CignatureMBA: Big Business Lessons for Small Business Leaders
“Hey Google…”: How To Make Great Teams — Lessons of an Intern
What Google has found to be the greatest tool in forming powerful, effective teams.
For the Summer of 2019, I had the opportunity to intern for Google, in their Ann Arbor office under their Global Customer Care division. We worked with different Google products like Google Ads, directly with clients to solve problems and find places of improvement. It’s an understatement to say that the Summer was jam-packed with a lot of learning!
One of the coolest things I learned about was Project Aristotle. Based off of another study done by Google called Project Oxygen, which we’ll talk about in another article, Project Aristotle was an attempt to answer the very important question, “What makes a team effective at Google?”
Now, I have to admit, I personally thought that all it really takes is putting a bunch of skillful people into one room. I mean, I’m a huge believer in things like positive thinking, affirmations, and gratitude. However, I’m very skeptical when people tell me that the “key to success” is anything other than plain old hard work.
However, after spending a Summer inside of the company, I’ve learned it’s usually best to listen when Google has something to say. Let’s put this into context:
- At the time of this writing, Google is ranked within the 5 biggest companies in the world by market cap.
- This company is often regarded as one of the best examples of successful teamwork.
- This company has some of the largest, if not the largest, access to data in the world.
Needless to say, when Google does a study, it’s not some run of the mill small-scale experiment. It’s a chance to really understand the fundamentals behind team success and, lucky for all of us, their findings aren’t limited to teams in Google. Rather, they were to find 5 major components that make up a successful team and they were even able to rank them in importance.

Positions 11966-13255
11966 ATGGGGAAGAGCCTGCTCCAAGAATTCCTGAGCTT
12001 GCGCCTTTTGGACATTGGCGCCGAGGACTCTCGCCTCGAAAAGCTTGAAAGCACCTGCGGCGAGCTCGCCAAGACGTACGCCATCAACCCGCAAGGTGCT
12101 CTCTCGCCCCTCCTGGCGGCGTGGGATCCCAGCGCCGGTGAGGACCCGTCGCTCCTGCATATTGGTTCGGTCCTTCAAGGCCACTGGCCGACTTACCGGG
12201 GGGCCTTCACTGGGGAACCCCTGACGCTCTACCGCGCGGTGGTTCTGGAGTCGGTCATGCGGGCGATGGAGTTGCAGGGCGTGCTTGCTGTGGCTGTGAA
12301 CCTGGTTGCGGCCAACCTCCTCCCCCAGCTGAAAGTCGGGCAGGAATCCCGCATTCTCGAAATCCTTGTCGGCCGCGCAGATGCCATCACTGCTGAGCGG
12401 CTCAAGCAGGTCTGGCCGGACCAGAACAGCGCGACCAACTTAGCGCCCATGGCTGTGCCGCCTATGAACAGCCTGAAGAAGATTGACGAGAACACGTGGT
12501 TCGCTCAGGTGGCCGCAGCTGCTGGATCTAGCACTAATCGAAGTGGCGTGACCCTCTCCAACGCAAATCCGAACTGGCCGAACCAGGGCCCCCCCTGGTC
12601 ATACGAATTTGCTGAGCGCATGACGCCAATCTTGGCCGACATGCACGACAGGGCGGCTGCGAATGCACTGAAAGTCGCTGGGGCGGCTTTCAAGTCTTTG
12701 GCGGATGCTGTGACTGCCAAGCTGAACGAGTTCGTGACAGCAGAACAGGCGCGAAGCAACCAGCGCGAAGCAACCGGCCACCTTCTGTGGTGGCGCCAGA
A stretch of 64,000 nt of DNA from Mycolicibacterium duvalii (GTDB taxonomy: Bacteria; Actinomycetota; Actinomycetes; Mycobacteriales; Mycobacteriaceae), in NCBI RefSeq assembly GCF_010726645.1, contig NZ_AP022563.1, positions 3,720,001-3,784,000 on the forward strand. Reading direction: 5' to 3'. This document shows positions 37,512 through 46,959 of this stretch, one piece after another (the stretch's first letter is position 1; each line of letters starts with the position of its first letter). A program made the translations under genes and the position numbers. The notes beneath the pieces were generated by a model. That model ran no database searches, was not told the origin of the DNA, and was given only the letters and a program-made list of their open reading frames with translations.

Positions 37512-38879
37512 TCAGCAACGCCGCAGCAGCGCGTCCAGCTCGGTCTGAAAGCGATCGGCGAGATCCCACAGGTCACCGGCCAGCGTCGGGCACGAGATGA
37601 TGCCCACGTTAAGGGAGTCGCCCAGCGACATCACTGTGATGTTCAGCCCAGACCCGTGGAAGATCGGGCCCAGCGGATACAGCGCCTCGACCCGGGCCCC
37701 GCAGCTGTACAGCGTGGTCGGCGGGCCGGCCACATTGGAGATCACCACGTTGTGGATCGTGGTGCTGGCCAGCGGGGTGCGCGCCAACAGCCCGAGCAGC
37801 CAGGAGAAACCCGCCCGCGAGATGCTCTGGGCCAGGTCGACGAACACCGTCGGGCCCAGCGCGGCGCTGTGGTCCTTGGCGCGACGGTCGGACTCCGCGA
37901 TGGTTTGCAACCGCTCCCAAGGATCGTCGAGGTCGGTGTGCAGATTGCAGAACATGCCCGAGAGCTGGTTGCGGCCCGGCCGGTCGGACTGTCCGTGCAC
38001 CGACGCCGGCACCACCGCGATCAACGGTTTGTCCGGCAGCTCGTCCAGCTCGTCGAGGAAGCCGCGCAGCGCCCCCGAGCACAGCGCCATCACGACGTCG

According to the study, the most important part of building a successful team isn’t just about putting a bunch of skillful people in one room, it’s about whether those individuals can create something called psychological safety.
Psychological safety is about more than just the physical safety of knowing that no one will physically harm you. It’s about the creation of spaces where people are truly encouraged to take risks and experiment. It’s about individuals truly believing that the people around them are not working to undermine them but rather that the whole group is working towards a common goal. It’s about creating a space where individuals will build on each others questions and ideas, not break them down.
A large part of Google’s success, or of any major successful company, has often been attributed to the fact that its employees are willing to take risks, think outside the box, and trust one another. This study simply adds weight to that idea. If your employees feel like they aren’t encouraged to take risks and try new things or, worse, they fear being punished for it, your company simply cannot grow. Everyone will do exactly what is already expected and then walk out the door at the end of the day.